4. Manage production schedules. If your plant is unable to incorporate dedicated product lines, schedule nonallergenic product production first, followed by allergen products. A scheduling matrix can help minimize clean-in-place (CIP) and changeover time between batches. If dedicated lines are available in your plant, ensure no cross-contamination can occur between the nonallergenic and allergen lines (dust particles, etc.) if manufacturing is scheduled at the same time.

5. Implement proper cleaning techniques. No matter what your lines and production schedule end up looking like, proper sanitation is crucial for eliminating cross-contamination risks. Keeping equipment below this threshold requires proper cleaning strategies. It may even be necessary to thoroughly sanitize existing equipment.

Equipment that processes both allergens and nonallergens should include an effective CIP system that will sanitize and flush the lines during changeover. Other ways to establish an effective cleaning procedure include:

  • Opting for stainless steel surfaces over plastics. Porous materials, such as plastic, can maintain trace amounts of gluten even after numerous cleanings. Stainless steel and solid aluminum, on the other hand, can be thoroughly cleaned and sanitized, even if they are processing both nonallergenic and allergen products. This lessens the risk of cross-contamination.
  • Examining which supplies you handle most frequently. Depending on the state of the ingredients you are handling, your cleaning needs may differ. Decide which type you're handling most frequently, whether it's solids, liquids or powders, and determine which cleaning methods are best-suited for your facility.

6. Test for the presence of allergens. As diligent as you may be in sensitively handling gluten-free products—from unloading and storing supplies to production lines and proper cleaning—it is still important to test for allergens often. Consistent testing will allow you to catch possible holes in the allergen production line, possibly preventing a costly recall. The enzyme-linked immunosorbent assay (ELISA) test is the most effective way to test for allergens quickly. There are also a few gluten-specific tests on the market that test exclusively for this one allergen.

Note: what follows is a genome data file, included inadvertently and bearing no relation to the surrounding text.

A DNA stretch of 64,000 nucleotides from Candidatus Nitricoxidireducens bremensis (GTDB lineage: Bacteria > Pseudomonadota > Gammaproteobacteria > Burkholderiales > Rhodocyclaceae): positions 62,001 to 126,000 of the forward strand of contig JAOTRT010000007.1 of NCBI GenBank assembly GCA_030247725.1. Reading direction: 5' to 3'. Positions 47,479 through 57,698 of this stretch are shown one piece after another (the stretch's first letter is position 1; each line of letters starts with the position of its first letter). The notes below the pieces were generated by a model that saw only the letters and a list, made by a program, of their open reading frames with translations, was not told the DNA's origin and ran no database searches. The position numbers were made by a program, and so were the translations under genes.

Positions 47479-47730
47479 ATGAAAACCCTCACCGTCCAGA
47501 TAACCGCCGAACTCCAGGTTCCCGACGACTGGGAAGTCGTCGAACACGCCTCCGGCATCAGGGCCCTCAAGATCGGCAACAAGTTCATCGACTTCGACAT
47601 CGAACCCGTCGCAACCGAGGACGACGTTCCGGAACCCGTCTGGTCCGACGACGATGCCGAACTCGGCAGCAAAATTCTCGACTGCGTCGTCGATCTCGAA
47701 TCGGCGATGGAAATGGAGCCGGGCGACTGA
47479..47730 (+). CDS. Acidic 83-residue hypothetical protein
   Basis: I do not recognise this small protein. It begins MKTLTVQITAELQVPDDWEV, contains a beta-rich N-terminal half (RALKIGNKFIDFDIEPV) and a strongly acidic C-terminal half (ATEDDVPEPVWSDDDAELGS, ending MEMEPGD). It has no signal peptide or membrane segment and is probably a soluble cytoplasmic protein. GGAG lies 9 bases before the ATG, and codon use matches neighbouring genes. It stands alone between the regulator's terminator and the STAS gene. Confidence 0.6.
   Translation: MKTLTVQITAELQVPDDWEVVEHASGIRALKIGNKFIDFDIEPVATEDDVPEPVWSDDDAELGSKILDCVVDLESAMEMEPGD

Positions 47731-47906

7. Adapt your processing and distribution to gluten-free-specific nuances. The differences between traditional and gluten-free products may call for modified steps in the production processes due to these products' consistencies and textures. Because gluten-free products often have a shelf life shorter than its gluten counterparts, this brand freezes its products to expand the selling window.

Three primary challenges facing the actual production of gluten-free products include:

  • Modifying traditional mixing methods. Allergen-friendly ingredients can create a mixture that is much different than traditional doughs. This means that plants may need to rethink the equipment used to process such dough. Gluten-free breads and rolls also need to be sliced at cooler temperatures than their gluten counterparts due to the difference in texture. To minimize crumbling during slicing, additional cooling time is required to reduce the product temperature 15 to 20° F as compared with gluten breads.
  • Testing different types of gums and flours. Gluten contains a high level of water hydration. Removing the allergen changes the consistency of products. Be aware of the modifications that may be required with allergen products. Finding the right gluten substitute for your product will ensure your product holds well after mixing.
  • Incorporating flexibility. Remember, many gluten-free products are still in their infancy. Ingredient-handling technology is changing rapidly to adapt itself to this new market. Recipes may need to be changed. Equipment may need to be modified or replaced. Work with your vendors to best test new ingredients. Be willing and open to investigate new equipment options. Serving a specialty customer subset—like those eating gluten-free—might require flexibility from your plant.

Manufacturing and processing gluten-free products poses a unique set of challenges, from cross-contamination to segregation and product consistency. If you're looking to integrate gluten-free products in your product line, ensure you keep the above best practices in mind to meet both the needs—and safety—of your gluten-free customers.

- Scott Fischer is the vice president of sales at Stellar. This article originally appeared on Stellar Food for Thought. Stellar is a CFE Media content partner. Edited by Erin Dunne, production coordinator, CFE Media, edunne@cfemedia.com

Stellar is a CSIA member as of 11/30/15.